Sunday, June 28, 2009 | 2 a.m.
Las Vegans know how the controversy over the closure of F Street was resolved: The Legislature ordered the city and state to devise a plan to reopen the street and to pay for it.
More instructive for a city hoping to avoid similar gaffes in the future may be looking at how the decision to close the street in the first place caught residents off guard, opened old wounds and will end up costing taxpayers $40 million to $70 million.
These are millions the recession-racked governments say they don’t have and could have saved had more residents been aware of the plan. The proposal might have been stopped then.
Instead, advocates had to march, hire a lawyer and lobby lawmakers to force the reopening of F Street, after the fact.
“I feel that all the hard work and all the letters from the community were truly being heard,” said Trish Geran, a writer and activist behind the group Stop the Closure of F Street.
The group said last year’s closure — near where the road passed beneath Interstate 15 — shut off residents of historically black West Las Vegas from the burgeoning, $6 billion Symphony Park, perpetuating a decades-long pattern of cutting off the neighborhood from the rest of the city.
The Nevada Transportation Department has said its initial plan didn’t call for the closure of F Street, but city officials requested it so the street wouldn’t be inundated with potentially dangerous “cut-through” traffic.
Others, however, have alleged ulterior motives, citing the city’s historical mistreatment of West Las Vegas and the street’s link to the city’s most prized development.
Regardless of the motive, the closure and successful effort sponsored by state Senate Majority Leader Steven Horsford to reopen the street leave the city and state on the hook for a lot of money.
The city’s Redevelopment Agency will have to pay $2.5 million to design a construction plan. The city will pay another $20 million, raised from property taxes beginning in 2011.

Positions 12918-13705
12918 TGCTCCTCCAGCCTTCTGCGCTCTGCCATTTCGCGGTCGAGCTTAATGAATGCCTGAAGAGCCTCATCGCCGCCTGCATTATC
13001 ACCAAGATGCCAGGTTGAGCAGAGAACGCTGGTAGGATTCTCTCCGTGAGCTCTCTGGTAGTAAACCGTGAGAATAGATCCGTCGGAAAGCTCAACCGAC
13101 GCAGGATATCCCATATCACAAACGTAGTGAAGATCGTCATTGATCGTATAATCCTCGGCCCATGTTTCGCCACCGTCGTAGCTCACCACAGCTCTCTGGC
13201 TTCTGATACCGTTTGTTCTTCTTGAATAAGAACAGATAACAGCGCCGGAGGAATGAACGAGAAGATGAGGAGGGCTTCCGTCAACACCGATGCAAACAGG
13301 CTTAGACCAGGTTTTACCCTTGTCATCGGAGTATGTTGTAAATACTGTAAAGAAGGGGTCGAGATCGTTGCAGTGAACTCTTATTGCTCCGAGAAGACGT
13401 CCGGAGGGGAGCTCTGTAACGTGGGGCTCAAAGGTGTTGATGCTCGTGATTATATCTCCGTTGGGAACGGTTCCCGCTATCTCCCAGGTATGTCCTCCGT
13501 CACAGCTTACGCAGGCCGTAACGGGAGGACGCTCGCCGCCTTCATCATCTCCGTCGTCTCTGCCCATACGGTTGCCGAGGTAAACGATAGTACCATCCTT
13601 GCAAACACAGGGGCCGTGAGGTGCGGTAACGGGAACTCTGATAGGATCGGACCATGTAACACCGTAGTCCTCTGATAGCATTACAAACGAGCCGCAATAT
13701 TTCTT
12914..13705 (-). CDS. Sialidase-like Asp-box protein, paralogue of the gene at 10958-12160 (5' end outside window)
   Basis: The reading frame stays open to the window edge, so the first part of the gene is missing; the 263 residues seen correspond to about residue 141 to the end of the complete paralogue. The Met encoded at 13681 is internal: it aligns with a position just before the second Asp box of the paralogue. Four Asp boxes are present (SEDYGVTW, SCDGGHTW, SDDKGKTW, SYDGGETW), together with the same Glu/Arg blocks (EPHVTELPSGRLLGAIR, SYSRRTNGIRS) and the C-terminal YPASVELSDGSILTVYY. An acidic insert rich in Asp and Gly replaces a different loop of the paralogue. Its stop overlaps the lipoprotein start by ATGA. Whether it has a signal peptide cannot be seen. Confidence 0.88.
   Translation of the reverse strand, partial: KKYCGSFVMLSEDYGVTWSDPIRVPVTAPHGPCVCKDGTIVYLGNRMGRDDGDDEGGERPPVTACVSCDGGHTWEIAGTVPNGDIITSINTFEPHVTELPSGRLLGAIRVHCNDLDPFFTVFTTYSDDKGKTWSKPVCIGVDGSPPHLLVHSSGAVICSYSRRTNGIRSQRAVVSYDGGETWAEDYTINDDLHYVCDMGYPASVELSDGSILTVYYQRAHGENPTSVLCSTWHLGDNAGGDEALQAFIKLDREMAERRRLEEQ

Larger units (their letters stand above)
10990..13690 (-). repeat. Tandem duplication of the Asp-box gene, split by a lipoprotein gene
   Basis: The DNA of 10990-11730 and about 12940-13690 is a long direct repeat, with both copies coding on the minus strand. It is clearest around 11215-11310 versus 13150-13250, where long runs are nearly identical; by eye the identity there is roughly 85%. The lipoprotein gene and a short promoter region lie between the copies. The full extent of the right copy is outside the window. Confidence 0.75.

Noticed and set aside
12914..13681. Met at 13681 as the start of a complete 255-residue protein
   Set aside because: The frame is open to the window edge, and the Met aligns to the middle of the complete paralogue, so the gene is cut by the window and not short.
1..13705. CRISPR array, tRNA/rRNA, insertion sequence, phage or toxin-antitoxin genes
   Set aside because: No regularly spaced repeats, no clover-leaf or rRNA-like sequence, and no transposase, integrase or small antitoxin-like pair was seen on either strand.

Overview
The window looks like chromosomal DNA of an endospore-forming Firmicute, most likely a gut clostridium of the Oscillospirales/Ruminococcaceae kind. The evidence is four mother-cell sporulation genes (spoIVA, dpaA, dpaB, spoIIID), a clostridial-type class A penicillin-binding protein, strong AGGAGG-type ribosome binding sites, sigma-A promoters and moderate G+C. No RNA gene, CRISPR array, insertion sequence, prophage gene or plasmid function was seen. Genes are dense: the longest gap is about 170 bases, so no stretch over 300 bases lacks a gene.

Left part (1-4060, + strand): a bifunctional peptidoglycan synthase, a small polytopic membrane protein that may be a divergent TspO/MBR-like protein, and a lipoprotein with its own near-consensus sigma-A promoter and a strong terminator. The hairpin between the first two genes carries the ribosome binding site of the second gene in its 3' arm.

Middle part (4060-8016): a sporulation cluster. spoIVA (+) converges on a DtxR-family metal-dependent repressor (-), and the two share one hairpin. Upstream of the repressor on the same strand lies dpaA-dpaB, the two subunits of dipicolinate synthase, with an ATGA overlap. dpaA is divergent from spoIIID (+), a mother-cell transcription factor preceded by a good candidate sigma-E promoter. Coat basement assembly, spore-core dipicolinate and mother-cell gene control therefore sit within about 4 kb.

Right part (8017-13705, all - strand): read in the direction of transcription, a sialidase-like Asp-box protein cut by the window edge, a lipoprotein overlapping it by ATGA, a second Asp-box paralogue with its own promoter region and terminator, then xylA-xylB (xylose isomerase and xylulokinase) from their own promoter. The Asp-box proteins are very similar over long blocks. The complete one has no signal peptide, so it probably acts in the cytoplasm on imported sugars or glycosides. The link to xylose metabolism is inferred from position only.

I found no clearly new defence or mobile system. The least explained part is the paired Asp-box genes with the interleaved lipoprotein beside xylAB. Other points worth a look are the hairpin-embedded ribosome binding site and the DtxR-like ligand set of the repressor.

The Transportation Department will be responsible for the rest, currently estimated to be from $20 million to $50 million.
“I’d rather take the $20 million ... and build a wonderful new community center, a new library, a new art museum, put it into the old West Side school there,” Mayor Oscar Goodman said. “But Sen. Horsford apparently wants to hole-poke through a $70 million hole.”
Among the lingering questions are how the decision to close F Street was made in the first place, and how the community was told.
Different parties have differing recollections — but a paper trail dates to 2004.
The Transportation Department began the federal environmental impact process necessary for the I-15 widening that autumn, according to department Director Susan Martinovich. At that time, NDOT’s plan was to keep F Street open, she said.
But in mid-2005, Martinovich said, city officials told the department it needed to close F Street, saying they were prepared to change the city’s master plan of streets and highways to include the closure.
At a Las Vegas Planning Commission meeting on Dec. 15, 2005, the commission approved the closure and several other street modifications to accommodate the $240 million widening of I-15. But according to the minutes of that meeting, there is no direct mention that F Street would close.
The following month, the Las Vegas City Council formalized its changes to the master plan. Again, according to minutes, there was no mention of F Street’s closure.
The first time the council gave some form of public notice was on Aug. 2, 2006. During that council meeting, a Transportation Department official gave a nine-page PowerPoint presentation on the I-15 project.
The seventh slide, an overhead view of the area, points to the corner of F Street and McWilliams Avenue with a block of text that reads “F St Ends.” The slide also shows the planned connector between D Street and F Street south of I-15 that will allow traffic coming north on F Street to be diverted. (South of Bonanza Road the street was renamed City Parkway.)
While the project was being developed, Lawrence Weekly — the councilman in Ward 5, where that portion of F Street is located — said he had no idea the street was to be closed. He acknowledged the closure may have been noted on a PowerPoint slide and that he may have missed it. But he’s positive there was never any discussion.
“I would have brought this issue up at community meetings, to be sure,” Weekly said. “I remember when West Las Vegas had to protest to keep F Street open in the first place. So why wouldn’t I want to keep it open if I had known about it this time?”
Weekly was referring to 1968, when the city tried to wall off West Las Vegas from much of the rest of Las Vegas by closing D, F and H streets. More than 300 neighborhood residents marched on City Hall, and officials reversed course.
Now a Clark County commissioner, Weekly said he was “thrown for a loop” when he first was told the news about F Street by his interim council successor, Brenda Williams.